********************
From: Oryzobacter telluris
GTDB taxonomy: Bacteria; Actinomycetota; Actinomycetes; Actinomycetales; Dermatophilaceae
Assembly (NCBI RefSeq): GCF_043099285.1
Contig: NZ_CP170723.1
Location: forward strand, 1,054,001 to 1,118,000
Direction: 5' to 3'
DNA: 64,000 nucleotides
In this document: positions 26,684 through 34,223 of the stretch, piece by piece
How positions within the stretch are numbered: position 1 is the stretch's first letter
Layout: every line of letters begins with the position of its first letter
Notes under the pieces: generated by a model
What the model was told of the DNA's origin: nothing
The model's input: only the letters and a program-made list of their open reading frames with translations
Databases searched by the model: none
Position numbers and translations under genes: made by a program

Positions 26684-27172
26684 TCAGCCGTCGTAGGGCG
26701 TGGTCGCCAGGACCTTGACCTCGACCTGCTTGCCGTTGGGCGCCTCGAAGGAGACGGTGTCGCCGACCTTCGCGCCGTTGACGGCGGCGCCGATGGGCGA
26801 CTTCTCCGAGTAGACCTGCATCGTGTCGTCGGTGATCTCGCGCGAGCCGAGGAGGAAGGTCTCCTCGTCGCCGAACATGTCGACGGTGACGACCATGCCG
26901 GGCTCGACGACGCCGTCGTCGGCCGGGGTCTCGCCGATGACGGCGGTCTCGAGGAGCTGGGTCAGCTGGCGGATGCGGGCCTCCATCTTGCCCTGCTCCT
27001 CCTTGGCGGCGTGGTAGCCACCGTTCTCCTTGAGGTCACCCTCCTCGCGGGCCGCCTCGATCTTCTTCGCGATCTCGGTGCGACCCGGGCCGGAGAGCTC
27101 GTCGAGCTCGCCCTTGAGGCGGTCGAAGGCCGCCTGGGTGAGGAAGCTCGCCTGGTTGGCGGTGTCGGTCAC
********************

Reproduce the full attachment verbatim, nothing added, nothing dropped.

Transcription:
From: Oryzobacter telluris
GTDB taxonomy: Bacteria; Actinomycetota; Actinomycetes; Actinomycetales; Dermatophilaceae
Assembly (NCBI RefSeq): GCF_043099285.1
Contig: NZ_CP170723.1
Location: forward strand, 1,054,001 to 1,118,000
Direction: 5' to 3'
DNA: 64,000 nucleotides
In this document: positions 26,684 through 34,223 of the stretch, piece by piece
How positions within the stretch are numbered: position 1 is the stretch's first letter
Layout: every line of letters begins with the position of its first letter
Notes under the pieces: generated by a model
What the model was told of the DNA's origin: nothing
The model's input: only the letters and a program-made list of their open reading frames with translations
Databases searched by the model: none
Position numbers and translations under genes: made by a program

Positions 26684-27172
26684 TCAGCCGTCGTAGGGCG
26701 TGGTCGCCAGGACCTTGACCTCGACCTGCTTGCCGTTGGGCGCCTCGAAGGAGACGGTGTCGCCGACCTTCGCGCCGTTGACGGCGGCGCCGATGGGCGA
26801 CTTCTCCGAGTAGACCTGCATCGTGTCGTCGGTGATCTCGCGCGAGCCGAGGAGGAAGGTCTCCTCGTCGCCGAACATGTCGACGGTGACGACCATGCCG
26901 GGCTCGACGACGCCGTCGTCGGCCGGGGTCTCGCCGATGACGGCGGTCTCGAGGAGCTGGGTCAGCTGGCGGATGCGGGCCTCCATCTTGCCCTGCTCCT
27001 CCTTGGCGGCGTGGTAGCCACCGTTCTCCTTGAGGTCACCCTCCTCGCGGGCCGCCTCGATCTTCTTCGCGATCTCGGTGCGACCCGGGCCGGAGAGCTC
27101 GTCGAGCTCGCCCTTGAGGCGGTCGAAGGCCGCCTGGGTGAGGAAGCTCGCCTGGTTGGCGGTGTCGGTCAC